Residential bacteria are normally present in the food process- packed heat-treated products, but in the production of raw prod-
ing environment. However, as the vast majority of them are non- ucts, it can be difficult to determine whether spoilage organisms
pathogenic, does their presence matter? Do the residential bacteria growing on the final product primarily originate directly from
have any negative or positive effects on food quality or food safety? the raw materials or from the production environment. There is
a general opinion that the hygienic level in the production of raw
food is less important for the contamination of food, as a relatively
Food Quality high number of potential spoilage organisms are already present
The sensory quality and shelf-life of many food products are re- on the raw materials. There is also a lack of studies documenting
stricted by bacterial growth and spoilage. To cause food spoilage, any quantitative relationship between the contributions from raw
a microorganism must be able to grow and form spoilage products materials and the environment. Recently, we found similar types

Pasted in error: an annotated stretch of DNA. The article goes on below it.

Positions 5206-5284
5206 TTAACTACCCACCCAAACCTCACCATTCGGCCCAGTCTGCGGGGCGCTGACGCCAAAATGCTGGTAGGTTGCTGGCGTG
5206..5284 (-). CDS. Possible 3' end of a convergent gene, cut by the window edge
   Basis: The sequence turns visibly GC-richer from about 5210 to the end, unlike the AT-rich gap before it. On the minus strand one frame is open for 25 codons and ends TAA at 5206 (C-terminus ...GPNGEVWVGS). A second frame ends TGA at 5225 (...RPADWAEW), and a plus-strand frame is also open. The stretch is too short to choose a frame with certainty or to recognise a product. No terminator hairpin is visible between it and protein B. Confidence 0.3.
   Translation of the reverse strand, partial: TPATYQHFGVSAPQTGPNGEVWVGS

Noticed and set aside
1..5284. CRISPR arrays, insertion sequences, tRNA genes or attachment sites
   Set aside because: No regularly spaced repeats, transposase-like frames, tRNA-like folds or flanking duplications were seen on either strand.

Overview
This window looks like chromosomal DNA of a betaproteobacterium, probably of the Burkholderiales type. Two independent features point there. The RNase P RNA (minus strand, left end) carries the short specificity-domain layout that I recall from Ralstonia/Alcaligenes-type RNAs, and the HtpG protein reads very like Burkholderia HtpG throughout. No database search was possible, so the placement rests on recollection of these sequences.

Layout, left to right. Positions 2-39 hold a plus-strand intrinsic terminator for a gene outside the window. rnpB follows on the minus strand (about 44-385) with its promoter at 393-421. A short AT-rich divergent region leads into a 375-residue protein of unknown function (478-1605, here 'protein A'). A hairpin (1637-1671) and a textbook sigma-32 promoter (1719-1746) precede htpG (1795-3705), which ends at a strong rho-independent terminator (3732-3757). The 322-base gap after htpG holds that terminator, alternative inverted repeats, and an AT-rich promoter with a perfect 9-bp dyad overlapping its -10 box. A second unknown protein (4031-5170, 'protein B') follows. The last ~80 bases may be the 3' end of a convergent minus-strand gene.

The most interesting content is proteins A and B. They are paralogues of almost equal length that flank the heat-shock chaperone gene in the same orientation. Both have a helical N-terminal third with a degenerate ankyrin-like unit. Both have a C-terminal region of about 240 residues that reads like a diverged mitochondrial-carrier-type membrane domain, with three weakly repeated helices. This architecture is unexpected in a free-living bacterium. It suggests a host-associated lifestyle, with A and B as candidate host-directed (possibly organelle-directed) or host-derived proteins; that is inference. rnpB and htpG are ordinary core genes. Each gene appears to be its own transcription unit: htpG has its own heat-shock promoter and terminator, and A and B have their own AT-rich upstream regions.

and compete with other microorganisms under the food-specific of Pseudomonas in salmon-processing plants and in prepared raw
conditions within the shelf-life of the product. Here, pH, wa- salmon fillets, indicating that the fillets are cross-contaminated
ter activity, the presence of preservatives, and storage conditions during processing. This was supported by the findings that in-
(temperature, packaging atmosphere) are important factors (Sper- dustrially processed fillets contained higher levels of Pseudomonas
ber and Doyle 2009). The great composition and storage variation spp. than fillets processed hygienically outside processing plants
among foods results in different spoilage bacteriota for different (Møretrø and others 2016).
types of food products. Enterobacteriaceae. Enterobacteriaceae are commonly found in